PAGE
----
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Google reportedly pitched the Pentagon a “Google-earth-like” AI surveillance tool

Reuters/Stephen Lam
Wanting more.
  • Dave Gershgorn
By Dave Gershgorn

Artificial intelligence reporter

Published Last updated This article is more than 2 years old.

Google will not renew its controversial Maven contract with the US Defense Department, Gizmodo reports, meaning that the company will no longer develop the AI tools for the Pentagon past next year.

Emails from Google managers obtained by Gizmodo show that the project was intended to be more wide-reaching than Google originally indicated. The company reportedly pitched a “Google-earth-like” surveillance tool, which would allow users to click on a building and “see everything associated with it,” as well as monitor vehicles, people, and large crowds for an entire undisclosed city.

This would all be analyzed by Google AI software, allowing analysis of a city’s data in “near-real time,” according to Gizmodo. The Maven contract was worth at least $15 million, not $9 million as originally reported, and had the ability to grow to $250 million.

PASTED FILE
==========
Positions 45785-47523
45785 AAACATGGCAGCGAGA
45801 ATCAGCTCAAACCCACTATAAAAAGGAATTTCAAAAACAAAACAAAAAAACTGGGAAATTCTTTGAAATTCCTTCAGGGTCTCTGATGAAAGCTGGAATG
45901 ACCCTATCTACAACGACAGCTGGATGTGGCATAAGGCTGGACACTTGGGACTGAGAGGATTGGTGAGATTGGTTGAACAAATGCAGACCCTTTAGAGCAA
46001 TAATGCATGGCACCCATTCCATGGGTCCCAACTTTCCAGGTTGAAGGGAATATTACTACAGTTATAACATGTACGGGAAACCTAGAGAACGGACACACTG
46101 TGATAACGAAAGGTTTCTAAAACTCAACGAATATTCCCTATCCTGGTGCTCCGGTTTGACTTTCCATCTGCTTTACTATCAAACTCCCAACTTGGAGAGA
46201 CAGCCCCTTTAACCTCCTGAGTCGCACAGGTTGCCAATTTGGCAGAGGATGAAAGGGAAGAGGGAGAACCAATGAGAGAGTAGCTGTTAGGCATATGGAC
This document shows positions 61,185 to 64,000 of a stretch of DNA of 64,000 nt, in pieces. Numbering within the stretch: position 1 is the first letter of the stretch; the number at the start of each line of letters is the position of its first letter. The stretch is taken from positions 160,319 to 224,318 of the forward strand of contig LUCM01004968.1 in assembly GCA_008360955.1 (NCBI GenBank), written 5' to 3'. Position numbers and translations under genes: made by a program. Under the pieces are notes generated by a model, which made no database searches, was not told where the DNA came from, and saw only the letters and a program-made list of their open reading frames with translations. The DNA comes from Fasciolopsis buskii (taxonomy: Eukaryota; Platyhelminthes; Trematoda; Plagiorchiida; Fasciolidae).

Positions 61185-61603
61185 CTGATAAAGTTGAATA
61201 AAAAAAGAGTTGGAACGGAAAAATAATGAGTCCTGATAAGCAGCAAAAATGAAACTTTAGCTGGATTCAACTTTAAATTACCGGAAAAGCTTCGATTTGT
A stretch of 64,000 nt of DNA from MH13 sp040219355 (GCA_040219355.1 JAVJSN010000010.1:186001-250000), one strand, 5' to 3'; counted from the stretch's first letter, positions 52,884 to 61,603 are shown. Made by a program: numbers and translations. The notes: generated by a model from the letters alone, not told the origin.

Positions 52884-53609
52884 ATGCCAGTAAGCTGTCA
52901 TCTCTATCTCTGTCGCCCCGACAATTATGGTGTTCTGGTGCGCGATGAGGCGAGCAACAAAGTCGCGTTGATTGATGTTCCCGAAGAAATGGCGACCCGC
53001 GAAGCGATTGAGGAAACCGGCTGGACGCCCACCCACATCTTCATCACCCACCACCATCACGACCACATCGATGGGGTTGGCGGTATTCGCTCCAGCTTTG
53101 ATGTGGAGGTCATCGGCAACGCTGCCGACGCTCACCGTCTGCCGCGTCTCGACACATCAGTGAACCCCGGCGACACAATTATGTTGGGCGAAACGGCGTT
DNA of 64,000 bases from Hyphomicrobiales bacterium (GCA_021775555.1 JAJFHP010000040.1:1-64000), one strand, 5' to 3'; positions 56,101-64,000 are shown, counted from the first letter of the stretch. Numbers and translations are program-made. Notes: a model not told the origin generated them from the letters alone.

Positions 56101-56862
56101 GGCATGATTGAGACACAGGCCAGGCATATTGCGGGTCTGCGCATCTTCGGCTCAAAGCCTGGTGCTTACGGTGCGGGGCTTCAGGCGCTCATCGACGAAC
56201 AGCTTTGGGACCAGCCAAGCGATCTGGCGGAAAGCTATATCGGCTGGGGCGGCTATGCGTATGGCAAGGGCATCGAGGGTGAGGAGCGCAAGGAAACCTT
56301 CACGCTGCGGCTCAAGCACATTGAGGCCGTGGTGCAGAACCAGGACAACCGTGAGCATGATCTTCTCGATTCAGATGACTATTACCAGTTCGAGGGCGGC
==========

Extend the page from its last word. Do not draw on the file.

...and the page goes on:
Google Cloud’s chief AI scientist, Fei-Fei Li, was also reportedly keen on the deal, though reaffirmed her focus on “human-centric AI” and refusal to work on weaponized AI when part of the email was published by The New York Times earlier. We have reached out to Goggle and will update this post with comments.

“It’s so exciting that we’re close to getting MAVEN! That would be a great win,” Li wrote in a Sept. 24, 2017 email, according to Gizmodo. “I think we should do a good PR on the story of DoD collaborating with GCP from a vanilla cloud technology angle (storage, network, security, etc.), but avoid at ALL COSTS any mention or implication of AI.”

Google will release guidelines on the ethical use of AI next week, according to the Gizmodo report.

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